Bell Media Bloodletting Shows CRTC Who’s Really In Charge

The last time Bell Media was featured in this column, we were ridiculing Ethan Faber, the News Director at CTV Vancouver. Faber had just published an open letter about his newsroom being resolute and fearless in the face of anti-vax cranks who had yelled up at him from the sidewalk eleven months earlier.

Today, that newsroom is considerably smaller, following layoffs at Bell Media that cut 1,300 permanent positions, and shuttered six radio stations, company wide. One of those stations, Vancouver’s “Funny 1040,” was produced out of the same office as CTV News Vancouver, and isn’t likely to be missed because, as near as we can tell, nobody in Vancouver even knew we had an all-comedy radio station until Bell closed it.

This move is described by company management as part of an effort to bring its viewers a news product that “function[s] in a horizontal way so that you have one common platform that is serving news to the relevant outlet from one management team,” according to Bell executive vice-president and chief legal and regulatory officer Robert Malcolmson, via the Canadian Press.

Bell Media represented less than one seventh of BCE Inc.’s total revenue in 2022, while sucking up about a fifth of its total operating costs…

…and generating about 1/14 of the company’s total earnings, on an adjusted EBITDA basis.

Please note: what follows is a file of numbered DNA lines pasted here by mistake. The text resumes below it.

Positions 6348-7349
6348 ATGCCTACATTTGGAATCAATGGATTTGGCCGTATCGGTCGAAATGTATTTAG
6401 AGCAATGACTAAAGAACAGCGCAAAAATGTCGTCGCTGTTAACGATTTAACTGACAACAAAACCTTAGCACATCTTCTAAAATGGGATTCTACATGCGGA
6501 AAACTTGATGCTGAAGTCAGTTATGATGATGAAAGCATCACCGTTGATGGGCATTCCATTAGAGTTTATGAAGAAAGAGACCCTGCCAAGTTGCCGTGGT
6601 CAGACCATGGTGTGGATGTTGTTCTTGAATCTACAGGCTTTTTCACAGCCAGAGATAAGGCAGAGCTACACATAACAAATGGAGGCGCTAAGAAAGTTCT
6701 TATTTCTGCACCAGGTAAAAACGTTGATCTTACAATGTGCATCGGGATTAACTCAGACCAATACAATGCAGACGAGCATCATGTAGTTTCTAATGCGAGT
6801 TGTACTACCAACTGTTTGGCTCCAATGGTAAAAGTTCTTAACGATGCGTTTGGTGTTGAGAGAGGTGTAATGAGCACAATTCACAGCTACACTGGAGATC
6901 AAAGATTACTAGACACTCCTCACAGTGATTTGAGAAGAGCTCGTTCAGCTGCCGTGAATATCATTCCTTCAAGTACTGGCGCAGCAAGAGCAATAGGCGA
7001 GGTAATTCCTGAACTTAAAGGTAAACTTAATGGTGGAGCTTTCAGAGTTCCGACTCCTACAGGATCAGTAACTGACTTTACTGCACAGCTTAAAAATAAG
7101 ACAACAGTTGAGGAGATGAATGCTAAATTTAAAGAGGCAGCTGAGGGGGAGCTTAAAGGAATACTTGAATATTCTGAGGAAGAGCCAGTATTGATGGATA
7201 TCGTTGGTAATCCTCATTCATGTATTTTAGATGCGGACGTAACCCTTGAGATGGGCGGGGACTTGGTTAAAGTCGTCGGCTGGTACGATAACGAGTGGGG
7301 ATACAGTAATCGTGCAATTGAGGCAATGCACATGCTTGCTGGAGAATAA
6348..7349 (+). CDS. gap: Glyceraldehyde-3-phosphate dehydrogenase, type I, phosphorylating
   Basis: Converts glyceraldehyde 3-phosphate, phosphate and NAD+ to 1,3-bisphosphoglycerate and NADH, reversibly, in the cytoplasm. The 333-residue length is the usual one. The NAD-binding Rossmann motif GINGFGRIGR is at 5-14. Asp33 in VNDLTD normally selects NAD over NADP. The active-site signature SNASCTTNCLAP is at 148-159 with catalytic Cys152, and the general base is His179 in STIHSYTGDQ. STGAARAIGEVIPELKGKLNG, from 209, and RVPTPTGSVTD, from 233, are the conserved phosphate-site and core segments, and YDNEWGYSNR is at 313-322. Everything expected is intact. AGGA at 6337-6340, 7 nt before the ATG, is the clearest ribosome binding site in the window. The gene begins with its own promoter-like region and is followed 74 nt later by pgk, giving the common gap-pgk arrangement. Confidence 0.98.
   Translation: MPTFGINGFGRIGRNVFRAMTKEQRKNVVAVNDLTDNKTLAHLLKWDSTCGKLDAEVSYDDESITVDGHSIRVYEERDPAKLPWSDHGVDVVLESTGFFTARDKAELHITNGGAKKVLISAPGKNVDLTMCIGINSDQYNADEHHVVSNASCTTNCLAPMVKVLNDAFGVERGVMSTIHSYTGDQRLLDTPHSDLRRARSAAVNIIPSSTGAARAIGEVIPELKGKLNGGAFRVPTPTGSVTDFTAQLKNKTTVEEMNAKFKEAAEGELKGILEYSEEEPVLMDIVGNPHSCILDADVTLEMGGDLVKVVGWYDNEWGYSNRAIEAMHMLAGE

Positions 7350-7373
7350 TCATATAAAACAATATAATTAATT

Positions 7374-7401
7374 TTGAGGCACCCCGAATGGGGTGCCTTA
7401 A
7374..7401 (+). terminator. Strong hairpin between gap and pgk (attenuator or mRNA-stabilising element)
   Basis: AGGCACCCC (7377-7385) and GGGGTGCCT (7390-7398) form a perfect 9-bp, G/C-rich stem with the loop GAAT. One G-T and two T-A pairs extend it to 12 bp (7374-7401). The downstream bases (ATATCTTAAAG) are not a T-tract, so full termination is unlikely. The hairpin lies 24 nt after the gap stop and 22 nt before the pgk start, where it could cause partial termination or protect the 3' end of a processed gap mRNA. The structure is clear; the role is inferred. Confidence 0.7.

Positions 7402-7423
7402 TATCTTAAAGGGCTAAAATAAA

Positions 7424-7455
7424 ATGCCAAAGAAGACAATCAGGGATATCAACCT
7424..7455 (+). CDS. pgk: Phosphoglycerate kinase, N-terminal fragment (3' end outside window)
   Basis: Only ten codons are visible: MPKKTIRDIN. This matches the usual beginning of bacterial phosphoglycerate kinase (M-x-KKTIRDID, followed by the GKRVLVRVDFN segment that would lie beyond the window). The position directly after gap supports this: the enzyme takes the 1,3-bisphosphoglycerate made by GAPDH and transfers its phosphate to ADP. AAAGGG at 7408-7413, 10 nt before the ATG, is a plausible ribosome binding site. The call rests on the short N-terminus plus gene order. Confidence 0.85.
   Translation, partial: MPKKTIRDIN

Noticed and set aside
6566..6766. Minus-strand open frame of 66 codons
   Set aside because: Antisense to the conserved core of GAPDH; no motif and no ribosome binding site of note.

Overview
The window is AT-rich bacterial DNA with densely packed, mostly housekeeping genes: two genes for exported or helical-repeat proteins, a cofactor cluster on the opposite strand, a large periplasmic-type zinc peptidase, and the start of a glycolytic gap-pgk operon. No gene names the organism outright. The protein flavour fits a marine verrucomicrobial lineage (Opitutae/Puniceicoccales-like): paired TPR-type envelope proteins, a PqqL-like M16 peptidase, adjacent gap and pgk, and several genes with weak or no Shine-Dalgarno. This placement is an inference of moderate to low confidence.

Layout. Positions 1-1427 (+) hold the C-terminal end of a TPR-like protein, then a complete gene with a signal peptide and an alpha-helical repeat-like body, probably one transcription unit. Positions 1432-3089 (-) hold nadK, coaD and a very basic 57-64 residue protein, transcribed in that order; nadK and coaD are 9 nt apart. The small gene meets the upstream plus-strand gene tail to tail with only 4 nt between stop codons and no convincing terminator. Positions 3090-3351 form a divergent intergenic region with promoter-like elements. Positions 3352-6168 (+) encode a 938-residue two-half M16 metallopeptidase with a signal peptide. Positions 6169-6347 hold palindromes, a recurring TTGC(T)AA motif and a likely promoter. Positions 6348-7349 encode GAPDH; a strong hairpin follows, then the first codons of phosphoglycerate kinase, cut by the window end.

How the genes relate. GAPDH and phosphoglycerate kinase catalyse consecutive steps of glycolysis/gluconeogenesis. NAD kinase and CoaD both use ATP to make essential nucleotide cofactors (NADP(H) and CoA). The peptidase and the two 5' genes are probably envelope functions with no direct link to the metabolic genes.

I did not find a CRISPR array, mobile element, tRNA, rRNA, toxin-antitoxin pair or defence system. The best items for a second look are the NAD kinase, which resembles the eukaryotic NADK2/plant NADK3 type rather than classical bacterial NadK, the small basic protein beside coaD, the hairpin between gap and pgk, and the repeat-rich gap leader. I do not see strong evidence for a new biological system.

An open letter from BCE CEO Mirko Bibic has the News division of the Media segment costing it $40 million a year in operating losses. The letter shows what has surely been calculated to be an appropriate amount of sympathy for the newly former Bell employees, and goes on to describe various accomplishments that the company is excited about, none of which have anything to do with reporting the news, vertically, horizontally, or otherwise.

This column has asserted in the past that BCE Inc. keeps the news division of Bell Media around to give it a means of controlling popular discourse. It’s a handy thing to have lying around, and a decent hedge against its domination of country’s data networks, which are much more lucrative and consistent businesses, becoming a topic of discussion. But control over public discourse doesn’t show up on an income statement, and any time anything starts to bog down the money machine, the C-Suite gets nervous.

“Forty million here, forty million there… next thing you know we’re talking about real money!”

A forty million dollar operating loss in a subsidiary of its smallest subsidiary barely moves the needle now, but if the company maintains its news broadcasting infrastructure at a loss this year, it might be expected to do the same thing next year. Besides: how is a media network supposed to shape public discourse with nobody watching it?

The news division’s operating losses betray an apparent decline in ad revenue, presumably to social media and the wider web, where advertisers have determined they’re getting better traction, which makes perfect sense in context of the fact that television news broadcasts are looking more and more like a relic.